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Christy Catherine Marshall

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June 7, 2010

I’ve been browsing through some of my favorite writing books recently, as I’m trying to make the transition from writing nonfiction to fiction. I wanted to share with you one of my favorites, Bird by Bird. If you’ve never read this book, you’re in for a treat!

Below is the review I wrote for Amazon, in 2005:

I absolutely love this book. I wish I could have read it years ago when I was in college, laboring through my English major, taking myself way too seriously. It should be required reading for everyone who is fascinated with words on a page.

It’s the kind of book you keep along beside your dictionary and thesaurus, and whatever else you keep as a reference. It helps just knowing that Anne is there, between the pages, poking fun at you as you agonize over a first draft. You look at her book cover, and you know what she’s thinking, what she’d tell you if she were sitting beside your computer.

“Writing a first draft is very much like watching a Polaroid develop. You can’t — and, in fact, you’re not supposed to — know exactly what the picture is going to look like until it has finished developing,” she writes.

Before I read BIRD BY BIRD, I always had this fear of getting started with a story. Well, I guess I still do, but at least I know Lamott’s take on it. I love research, gathering information and quotes. I love talking to people about what they’re passionate about, people I interview for a story. And the books! And underlined sentences! And articles and papers and poems and scriptures and movies and spilled cups of coffee. Just one more thing, I tell myself. Then I’ll start…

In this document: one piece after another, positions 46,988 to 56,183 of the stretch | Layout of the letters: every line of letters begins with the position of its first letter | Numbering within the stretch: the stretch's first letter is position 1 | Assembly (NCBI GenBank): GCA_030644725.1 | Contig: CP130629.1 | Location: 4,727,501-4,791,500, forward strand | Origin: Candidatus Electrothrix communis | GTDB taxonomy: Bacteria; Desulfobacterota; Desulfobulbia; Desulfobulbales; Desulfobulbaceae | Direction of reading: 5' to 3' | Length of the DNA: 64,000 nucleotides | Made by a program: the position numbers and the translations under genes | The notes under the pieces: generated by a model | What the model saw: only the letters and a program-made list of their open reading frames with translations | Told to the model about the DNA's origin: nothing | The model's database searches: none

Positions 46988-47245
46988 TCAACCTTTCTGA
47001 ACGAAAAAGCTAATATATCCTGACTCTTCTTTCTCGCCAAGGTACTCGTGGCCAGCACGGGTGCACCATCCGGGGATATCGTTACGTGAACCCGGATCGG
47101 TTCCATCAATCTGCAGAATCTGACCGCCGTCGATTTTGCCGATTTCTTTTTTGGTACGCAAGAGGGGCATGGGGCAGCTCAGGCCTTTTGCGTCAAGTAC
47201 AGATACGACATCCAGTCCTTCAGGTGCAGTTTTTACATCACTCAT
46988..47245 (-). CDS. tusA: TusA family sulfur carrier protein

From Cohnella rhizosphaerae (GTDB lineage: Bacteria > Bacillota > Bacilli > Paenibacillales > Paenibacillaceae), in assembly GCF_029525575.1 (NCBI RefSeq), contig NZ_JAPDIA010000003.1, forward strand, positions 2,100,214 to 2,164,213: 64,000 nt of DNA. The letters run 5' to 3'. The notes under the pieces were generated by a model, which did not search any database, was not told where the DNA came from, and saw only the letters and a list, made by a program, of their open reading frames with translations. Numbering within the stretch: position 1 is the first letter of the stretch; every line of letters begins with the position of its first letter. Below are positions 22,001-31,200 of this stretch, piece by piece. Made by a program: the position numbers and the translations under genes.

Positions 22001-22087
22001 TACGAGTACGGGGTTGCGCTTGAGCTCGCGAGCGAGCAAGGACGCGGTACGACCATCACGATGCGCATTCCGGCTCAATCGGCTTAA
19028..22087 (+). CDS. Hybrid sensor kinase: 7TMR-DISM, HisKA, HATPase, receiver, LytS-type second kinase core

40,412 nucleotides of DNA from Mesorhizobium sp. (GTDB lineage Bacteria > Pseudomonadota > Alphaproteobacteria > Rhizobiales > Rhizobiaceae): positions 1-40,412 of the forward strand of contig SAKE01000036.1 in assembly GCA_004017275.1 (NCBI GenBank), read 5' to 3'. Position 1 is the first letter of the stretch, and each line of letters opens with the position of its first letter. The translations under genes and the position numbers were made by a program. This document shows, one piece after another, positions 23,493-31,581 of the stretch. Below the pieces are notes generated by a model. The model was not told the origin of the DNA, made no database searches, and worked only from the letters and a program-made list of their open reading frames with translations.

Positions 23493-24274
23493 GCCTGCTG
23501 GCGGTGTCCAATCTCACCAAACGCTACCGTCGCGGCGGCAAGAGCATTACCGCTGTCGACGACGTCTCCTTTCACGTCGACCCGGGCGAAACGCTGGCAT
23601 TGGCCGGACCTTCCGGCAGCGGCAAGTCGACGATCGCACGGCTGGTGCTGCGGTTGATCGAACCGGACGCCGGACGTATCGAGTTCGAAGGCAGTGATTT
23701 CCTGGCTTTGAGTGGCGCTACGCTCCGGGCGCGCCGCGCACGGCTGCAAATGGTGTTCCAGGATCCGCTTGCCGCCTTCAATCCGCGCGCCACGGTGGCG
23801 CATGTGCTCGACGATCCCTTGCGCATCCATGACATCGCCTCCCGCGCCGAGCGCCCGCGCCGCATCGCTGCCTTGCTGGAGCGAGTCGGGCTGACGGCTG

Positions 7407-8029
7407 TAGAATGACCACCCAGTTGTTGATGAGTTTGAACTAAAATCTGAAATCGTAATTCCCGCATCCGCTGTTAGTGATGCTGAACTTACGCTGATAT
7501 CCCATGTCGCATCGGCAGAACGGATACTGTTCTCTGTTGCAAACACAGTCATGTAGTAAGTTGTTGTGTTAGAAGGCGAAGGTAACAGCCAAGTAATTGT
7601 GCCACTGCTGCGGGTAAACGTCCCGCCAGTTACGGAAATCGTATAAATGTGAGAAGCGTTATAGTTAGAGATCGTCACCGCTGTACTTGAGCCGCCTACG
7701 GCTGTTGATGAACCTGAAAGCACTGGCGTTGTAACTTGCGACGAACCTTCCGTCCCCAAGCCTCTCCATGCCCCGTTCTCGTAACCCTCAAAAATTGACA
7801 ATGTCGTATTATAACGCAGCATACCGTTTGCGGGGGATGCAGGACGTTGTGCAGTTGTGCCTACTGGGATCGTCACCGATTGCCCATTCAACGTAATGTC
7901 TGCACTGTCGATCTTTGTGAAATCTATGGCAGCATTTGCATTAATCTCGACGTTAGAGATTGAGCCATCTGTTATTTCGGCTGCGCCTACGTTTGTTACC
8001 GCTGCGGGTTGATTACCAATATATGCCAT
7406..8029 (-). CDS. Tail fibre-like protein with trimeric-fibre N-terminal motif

After reading this book, I know it’s okay to feel that way, but the way to write is just to get something on paper. At some point in life, you have to move beyond your private journal to connect with an audience because there’s someone out there who may understand you, and you’ll never know if you don’t try.

Lamott tells her writing students on the first day of class that “good writing is about telling the truth.” She says “an author makes you notice, makes you pay attention, and this is a great gift. My gratitude for good writing is unbounded; I’m grateful for it the way I’m grateful for the ocean. Aren’t you?”

That’s all we can do as writers, is to keep trying to tell our versions of the truth, as we move around in our little worlds surrounded by the Truth.

The title of the book, BIRD BY BIRD, came about from an episode in her brother’s life. He’d put off starting a report on birds, which was due the next day at school. Surrounded by books, paper, pencils, and “immobilized by the hugeness of the task ahead,” her brother had sunk into despair. Then Anne’s father sat down next to him, put his arm around her brother’s shoulder and said, “Bird by bird, buddy. Just take it bird by bird.”

That’s a magnificent philosophy for anything, for life. Take it slowly, one step at a time. I think I could sit here and quote every page of this book, but if you’ll excuse me, I’m going to go start reading it through again.

(Thank you, Lauren, for telling me about it!)

Note: This book does contain profanity, which might be offensive to some readers.

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